Last reviewed: 20 Sep 2021
Last updated: 05 Sep 2019

Summary

Definition

History and exam

Key diagnostic factors

  • presence of risk factors
  • long-standing and progressing symptoms
  • headaches
  • erectile dysfunction
  • soft small testicles
  • gynaecomastia
  • amenorrhoea
  • infertility
  • breast atrophy
  • loss of libido
  • hot flushes
  • diaphoresis
  • weight gain
  • fatigue
  • anorexia
  • nausea
  • vomiting
  • weakness
  • decreased visual acuity
  • bitemporal hemianopia
  • pituitary apoplexy
  • diplopia

Other diagnostic factors

  • increased central adiposity
  • reduced muscle mass
  • constipation
  • cold intolerance
  • dry skin
  • hair loss
  • poor memory
  • low mood
  • osteopenia
  • weight loss
  • nervousness
  • facial numbness
  • imbalance
  • urinary incontinence
  • recurrent sinusitis
  • bradycardia
  • seizures

Risk factors

  • multiple endocrine neoplasia type 1 (MEN-1)
  • familial isolated pituitary adenomas (FIPA)
  • Carney complex (CNC)

Diagnostic investigations

1st investigations to order

  • prolactin
  • insulin-like growth factor 1
  • luteinising hormone, follicle-stimulating hormone
  • alpha subunit of human pituitary glycoprotein hormones
  • testosterone
  • estradiol
  • thyroid-stimulating hormone, free thyroxine
  • morning cortisol
  • adrenocorticotrophic hormone (ACTH) stimulation test
  • adrenocorticotrophic hormone
  • insulin tolerance test for cortisol
  • basic metabolic panel
  • FBC
  • MRI pituitary with gadolinium enhancement
  • contrast enhanced CT pituitary

Investigations to consider

  • growth hormone stimulation test
  • lipid panel
  • Humphrey or Goldmann formal visual fields test
  • immunohistochemical staining

Treatment algorithm

Contributors

Authors

Gabriel Zada, MD, MS

Assistant Professor of Neurosurgery

Otolaryngology and Internal Medicine

Co-Director, USC Pituitary Center

Co-Director, USC Radiosurgery Center

Director, USC Endoscopic Skull Base Surgery Program

Keck Medicine of USC

University of Southern California

Los Angeles

CA

Disclosures

GZ declares that he has no competing interests.

John Carmichael, MD

Associate Professor of Clinical Medicine

Co-director, USC Pituitary Center

Keck Medicine at USC

University of Southern California

Los Angeles

CA

Disclosures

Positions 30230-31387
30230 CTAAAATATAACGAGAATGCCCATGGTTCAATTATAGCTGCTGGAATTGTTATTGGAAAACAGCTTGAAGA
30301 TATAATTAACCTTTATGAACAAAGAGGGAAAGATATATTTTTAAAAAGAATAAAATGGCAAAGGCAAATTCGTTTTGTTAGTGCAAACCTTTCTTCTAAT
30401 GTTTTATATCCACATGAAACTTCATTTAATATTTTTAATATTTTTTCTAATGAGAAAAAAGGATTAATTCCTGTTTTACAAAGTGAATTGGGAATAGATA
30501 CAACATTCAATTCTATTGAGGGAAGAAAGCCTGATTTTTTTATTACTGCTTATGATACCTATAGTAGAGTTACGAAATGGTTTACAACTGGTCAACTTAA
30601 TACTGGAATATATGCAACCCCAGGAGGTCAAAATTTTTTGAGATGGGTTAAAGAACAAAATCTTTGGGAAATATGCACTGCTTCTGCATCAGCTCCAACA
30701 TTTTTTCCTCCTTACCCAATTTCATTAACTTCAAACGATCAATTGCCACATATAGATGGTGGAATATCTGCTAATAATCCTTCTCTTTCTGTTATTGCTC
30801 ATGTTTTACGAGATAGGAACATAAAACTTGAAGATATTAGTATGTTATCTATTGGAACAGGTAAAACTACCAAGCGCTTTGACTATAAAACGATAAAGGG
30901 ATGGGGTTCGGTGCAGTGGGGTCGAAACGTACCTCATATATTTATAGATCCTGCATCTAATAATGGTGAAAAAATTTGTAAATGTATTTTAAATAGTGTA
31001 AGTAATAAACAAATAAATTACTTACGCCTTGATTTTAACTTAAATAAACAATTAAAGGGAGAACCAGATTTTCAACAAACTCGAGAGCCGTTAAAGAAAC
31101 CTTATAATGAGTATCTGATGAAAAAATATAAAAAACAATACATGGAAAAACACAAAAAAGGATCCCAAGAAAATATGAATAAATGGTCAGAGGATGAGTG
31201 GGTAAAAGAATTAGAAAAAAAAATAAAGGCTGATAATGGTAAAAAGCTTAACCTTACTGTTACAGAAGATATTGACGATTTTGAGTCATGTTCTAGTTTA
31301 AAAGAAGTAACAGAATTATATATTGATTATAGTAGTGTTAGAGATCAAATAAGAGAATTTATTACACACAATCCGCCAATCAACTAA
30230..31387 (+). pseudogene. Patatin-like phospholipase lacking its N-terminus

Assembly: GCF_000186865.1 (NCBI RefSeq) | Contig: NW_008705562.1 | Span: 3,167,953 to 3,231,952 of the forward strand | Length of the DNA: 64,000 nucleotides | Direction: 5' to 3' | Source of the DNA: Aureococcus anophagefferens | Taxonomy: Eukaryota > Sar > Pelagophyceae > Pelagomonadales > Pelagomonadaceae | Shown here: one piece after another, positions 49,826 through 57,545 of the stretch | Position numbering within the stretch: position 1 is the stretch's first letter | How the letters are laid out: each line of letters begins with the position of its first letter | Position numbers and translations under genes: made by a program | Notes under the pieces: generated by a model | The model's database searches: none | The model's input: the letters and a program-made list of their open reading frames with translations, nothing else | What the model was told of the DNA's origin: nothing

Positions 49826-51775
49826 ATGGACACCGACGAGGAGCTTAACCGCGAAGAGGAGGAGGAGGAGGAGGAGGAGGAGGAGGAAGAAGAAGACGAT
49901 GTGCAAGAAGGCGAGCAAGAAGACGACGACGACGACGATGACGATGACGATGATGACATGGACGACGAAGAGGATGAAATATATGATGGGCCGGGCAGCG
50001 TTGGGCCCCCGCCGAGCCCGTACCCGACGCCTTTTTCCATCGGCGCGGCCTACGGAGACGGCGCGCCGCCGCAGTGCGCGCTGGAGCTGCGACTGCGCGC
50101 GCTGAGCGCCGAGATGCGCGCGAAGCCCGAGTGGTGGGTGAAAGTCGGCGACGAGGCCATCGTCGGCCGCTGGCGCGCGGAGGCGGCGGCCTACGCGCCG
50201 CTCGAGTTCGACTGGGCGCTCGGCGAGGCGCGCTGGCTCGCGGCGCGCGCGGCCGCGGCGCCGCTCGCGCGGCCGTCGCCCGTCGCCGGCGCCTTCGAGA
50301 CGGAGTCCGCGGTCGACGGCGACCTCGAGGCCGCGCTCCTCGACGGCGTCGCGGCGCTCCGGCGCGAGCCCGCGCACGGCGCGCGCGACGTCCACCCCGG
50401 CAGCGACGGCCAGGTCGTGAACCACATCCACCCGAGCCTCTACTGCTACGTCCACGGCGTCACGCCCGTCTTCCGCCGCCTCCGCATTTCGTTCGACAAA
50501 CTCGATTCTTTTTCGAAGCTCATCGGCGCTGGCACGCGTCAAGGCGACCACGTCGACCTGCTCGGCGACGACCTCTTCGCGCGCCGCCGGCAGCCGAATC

JC holds an unpaid position on the editorial board of Pituitary. JC is also a Principal Investigator in the research he undertakes and which is funded by: Novo Nordisk, Chiasma, Novartis, Strongbridge, Milendo, Pfizer, and Crinetics.

Acknowledgements

Dr Gabriel Zada and Dr John Carmichael would like to gratefully acknowledge Dr Israel Orija and Dr Amir H. Hamrahian, previous contributors to this topic. IO and AH declare that they have no competing interests.

Peer reviewers

Andrew James, BSc, MB BCh, MD, MRCP, FRCP

Consultant Endocrinologist

Newcastle Hospitals NHS Foundation Trust

Royal Victoria Infirmary

Newcastle

UK

Disclosures

AJ declares that he has no competing interests.

Federico Roncaroli, MD

Reader in Neuropathology and Honorary Consultant in Neuropathology

Neuropathology Unit

Department of Clinical Neuroscience

Division of Neuroscience and Mental Health

Faculty of Medicine

Imperial College

London

UK

Disclosures

FR declares that he has no competing interests.

Roberto Salvatori, MD

Associate Professor of Medicine

Division of Endocrinology

Johns Hopkins University

Baltimore

MD

Disclosures

RS declares that he has no competing interests.

Laurence Kennedy, MD, FRCP

Professor and Chief

Chairman

Department of Endocrinology, Diabetes and Metabolism

Cleveland Clinic

Cleveland

OH

Disclosures

LK declares that he has no competing interests.

Shereen Ezzat, MD

Professor of Medicine and Oncology

University of Toronto

Toronto

Ontario

Canada

Disclosures

SE declares that he has no competing interests.

Laurence Katznelson, MD

Associate Professor

Stanford University

Palo Alto

CA

Disclosures

LK declares that he has no competing interests.

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